+               error = EINVAL;
 #ifdef DEBUG
                xfs_fs_cmn_err(CE_ALERT, mp, "xfs_iread: "
                                "dip->di_core.di_magic (0x%x) != "
@@ -916,7 +917,7 @@ xfs_iread(
                                be16_to_cpu(dip->di_core.di_magic),
                                XFS_DINODE_MAGIC);
 #endif /* DEBUG */
-               return XFS_ERROR(EINVAL);
+               goto out_error_relse;
        }
 
        /*
@@ -930,14 +931,12 @@ xfs_iread(
                xfs_dinode_from_disk(&ip->i_d, &dip->di_core);
                error = xfs_iformat(ip, dip);
                if (error)  {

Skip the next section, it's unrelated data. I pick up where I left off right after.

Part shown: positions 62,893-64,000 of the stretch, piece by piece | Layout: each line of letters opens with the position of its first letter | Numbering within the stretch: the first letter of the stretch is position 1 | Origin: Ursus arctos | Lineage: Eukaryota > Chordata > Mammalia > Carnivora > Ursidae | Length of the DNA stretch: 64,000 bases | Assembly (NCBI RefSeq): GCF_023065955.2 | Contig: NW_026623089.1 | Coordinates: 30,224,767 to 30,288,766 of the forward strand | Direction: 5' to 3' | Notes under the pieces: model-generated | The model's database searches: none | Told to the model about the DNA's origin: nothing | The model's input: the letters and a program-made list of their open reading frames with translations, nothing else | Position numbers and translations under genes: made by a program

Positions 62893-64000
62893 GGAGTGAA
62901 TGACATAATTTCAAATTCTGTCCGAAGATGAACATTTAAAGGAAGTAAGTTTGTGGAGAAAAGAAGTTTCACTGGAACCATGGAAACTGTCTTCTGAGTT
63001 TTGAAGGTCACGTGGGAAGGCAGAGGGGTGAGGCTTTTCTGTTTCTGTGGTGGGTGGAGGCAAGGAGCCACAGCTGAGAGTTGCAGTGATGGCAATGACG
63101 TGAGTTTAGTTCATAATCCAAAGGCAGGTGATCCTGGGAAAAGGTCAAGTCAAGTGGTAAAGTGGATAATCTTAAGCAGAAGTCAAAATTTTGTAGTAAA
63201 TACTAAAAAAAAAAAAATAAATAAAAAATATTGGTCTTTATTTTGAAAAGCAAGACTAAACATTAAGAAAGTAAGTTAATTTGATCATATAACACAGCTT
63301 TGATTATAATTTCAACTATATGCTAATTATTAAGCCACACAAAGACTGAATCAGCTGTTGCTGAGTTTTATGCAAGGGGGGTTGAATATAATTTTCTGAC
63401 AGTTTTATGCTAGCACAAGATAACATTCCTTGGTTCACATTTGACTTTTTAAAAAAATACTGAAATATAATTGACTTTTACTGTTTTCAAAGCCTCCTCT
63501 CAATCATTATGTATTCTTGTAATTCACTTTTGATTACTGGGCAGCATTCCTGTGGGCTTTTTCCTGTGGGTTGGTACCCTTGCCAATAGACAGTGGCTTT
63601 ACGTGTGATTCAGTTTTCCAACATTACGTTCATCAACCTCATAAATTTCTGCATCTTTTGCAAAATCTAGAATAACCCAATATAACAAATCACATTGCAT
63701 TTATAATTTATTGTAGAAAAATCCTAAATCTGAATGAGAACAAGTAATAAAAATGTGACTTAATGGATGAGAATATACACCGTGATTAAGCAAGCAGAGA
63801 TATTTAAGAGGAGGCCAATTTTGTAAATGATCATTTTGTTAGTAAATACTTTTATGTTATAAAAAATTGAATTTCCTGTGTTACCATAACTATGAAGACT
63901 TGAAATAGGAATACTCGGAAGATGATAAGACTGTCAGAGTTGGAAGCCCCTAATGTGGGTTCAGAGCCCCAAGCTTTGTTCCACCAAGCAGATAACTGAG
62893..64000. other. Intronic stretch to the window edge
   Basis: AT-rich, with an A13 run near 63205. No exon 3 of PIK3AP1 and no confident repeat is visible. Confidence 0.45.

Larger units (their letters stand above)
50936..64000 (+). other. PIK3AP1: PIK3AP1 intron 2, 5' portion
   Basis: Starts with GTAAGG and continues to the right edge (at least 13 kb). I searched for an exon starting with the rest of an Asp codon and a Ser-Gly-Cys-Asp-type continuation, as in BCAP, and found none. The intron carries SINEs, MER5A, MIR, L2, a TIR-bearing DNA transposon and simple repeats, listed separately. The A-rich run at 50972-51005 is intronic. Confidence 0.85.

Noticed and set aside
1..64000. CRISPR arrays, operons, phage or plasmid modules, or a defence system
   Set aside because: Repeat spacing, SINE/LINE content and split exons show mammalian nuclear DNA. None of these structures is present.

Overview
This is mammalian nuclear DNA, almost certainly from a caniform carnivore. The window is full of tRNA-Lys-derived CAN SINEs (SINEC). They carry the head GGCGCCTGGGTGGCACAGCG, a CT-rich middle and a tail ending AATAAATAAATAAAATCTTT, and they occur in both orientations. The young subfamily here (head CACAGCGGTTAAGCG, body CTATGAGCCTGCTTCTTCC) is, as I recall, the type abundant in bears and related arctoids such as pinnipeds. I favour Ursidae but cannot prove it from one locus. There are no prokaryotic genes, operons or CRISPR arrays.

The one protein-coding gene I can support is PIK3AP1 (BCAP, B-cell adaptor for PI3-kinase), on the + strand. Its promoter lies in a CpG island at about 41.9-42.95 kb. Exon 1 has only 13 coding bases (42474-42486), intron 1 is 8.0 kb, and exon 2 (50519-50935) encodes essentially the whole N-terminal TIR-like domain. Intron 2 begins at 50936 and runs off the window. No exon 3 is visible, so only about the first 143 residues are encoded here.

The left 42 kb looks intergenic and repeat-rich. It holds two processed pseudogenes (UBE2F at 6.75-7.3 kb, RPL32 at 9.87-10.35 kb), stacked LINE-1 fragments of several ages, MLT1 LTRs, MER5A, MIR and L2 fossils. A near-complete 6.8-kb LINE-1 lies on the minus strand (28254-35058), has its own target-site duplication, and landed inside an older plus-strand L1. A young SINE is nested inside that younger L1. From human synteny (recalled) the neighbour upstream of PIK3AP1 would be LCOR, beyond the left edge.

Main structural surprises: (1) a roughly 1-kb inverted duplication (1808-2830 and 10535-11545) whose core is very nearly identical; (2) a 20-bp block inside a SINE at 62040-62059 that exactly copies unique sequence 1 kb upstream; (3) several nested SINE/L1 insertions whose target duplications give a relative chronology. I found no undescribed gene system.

-                       xfs_idestroy(ip);
-                       xfs_trans_brelse(tp, bp);
 #ifdef DEBUG
                        xfs_fs_cmn_err(CE_ALERT, mp, "xfs_iread: "
                                        "xfs_iformat() returned error %d",
                                        error);
 #endif /* DEBUG */
-                       return error;
+                       goto out_error_relse;
                }
        } else {
                ip->i_d.di_magic = be16_to_cpu(dip->di_core.di_magic);
@@ -1003,6 +1002,17 @@ xfs_iread(
        xfs_trans_brelse(tp, bp);
        *ipp = ip;
        return 0;
+
+out_error_relse:
+       xfs_trans_brelse(tp, bp);
+out_error:
+       /*
+        * As per xfs_iget_cache_miss(), we have a valid reference count on
+        * the inode now so  need to destroy it by dropping the reference
+        * count.
+        */
+       IRELE(ip);
+       return XFS_ERROR(error);
 }
 
 /*